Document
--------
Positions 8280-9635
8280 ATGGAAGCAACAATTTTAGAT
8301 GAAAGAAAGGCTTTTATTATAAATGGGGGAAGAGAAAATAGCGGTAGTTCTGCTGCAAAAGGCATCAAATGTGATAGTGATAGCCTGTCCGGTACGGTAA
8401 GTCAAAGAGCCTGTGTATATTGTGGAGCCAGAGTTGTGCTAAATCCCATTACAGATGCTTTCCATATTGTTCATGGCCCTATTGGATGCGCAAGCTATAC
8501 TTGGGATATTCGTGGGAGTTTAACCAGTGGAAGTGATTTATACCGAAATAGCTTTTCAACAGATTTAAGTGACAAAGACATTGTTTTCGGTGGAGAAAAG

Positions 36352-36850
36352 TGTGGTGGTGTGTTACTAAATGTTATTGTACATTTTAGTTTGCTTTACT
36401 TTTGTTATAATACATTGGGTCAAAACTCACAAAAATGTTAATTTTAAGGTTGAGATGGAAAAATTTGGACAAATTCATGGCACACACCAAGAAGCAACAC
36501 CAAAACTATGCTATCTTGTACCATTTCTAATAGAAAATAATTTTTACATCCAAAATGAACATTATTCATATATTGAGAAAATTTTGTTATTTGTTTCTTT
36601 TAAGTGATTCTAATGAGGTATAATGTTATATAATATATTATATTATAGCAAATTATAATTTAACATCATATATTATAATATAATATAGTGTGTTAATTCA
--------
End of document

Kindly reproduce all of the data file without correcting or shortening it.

Positions 8280-9635
8280 ATGGAAGCAACAATTTTAGAT
8301 GAAAGAAAGGCTTTTATTATAAATGGGGGAAGAGAAAATAGCGGTAGTTCTGCTGCAAAAGGCATCAAATGTGATAGTGATAGCCTGTCCGGTACGGTAA
8401 GTCAAAGAGCCTGTGTATATTGTGGAGCCAGAGTTGTGCTAAATCCCATTACAGATGCTTTCCATATTGTTCATGGCCCTATTGGATGCGCAAGCTATAC
8501 TTGGGATATTCGTGGGAGTTTAACCAGTGGAAGTGATTTATACCGAAATAGCTTTTCAACAGATTTAAGTGACAAAGACATTGTTTTCGGTGGAGAAAAG

Positions 36352-36850
36352 TGTGGTGGTGTGTTACTAAATGTTATTGTACATTTTAGTTTGCTTTACT
36401 TTTGTTATAATACATTGGGTCAAAACTCACAAAAATGTTAATTTTAAGGTTGAGATGGAAAAATTTGGACAAATTCATGGCACACACCAAGAAGCAACAC
36501 CAAAACTATGCTATCTTGTACCATTTCTAATAGAAAATAATTTTTACATCCAAAATGAACATTATTCATATATTGAGAAAATTTTGTTATTTGTTTCTTT
36601 TAAGTGATTCTAATGAGGTATAATGTTATATAATATATTATATTATAGCAAATTATAATTTAACATCATATATTATAATATAATATAGTGTGTTAATTCA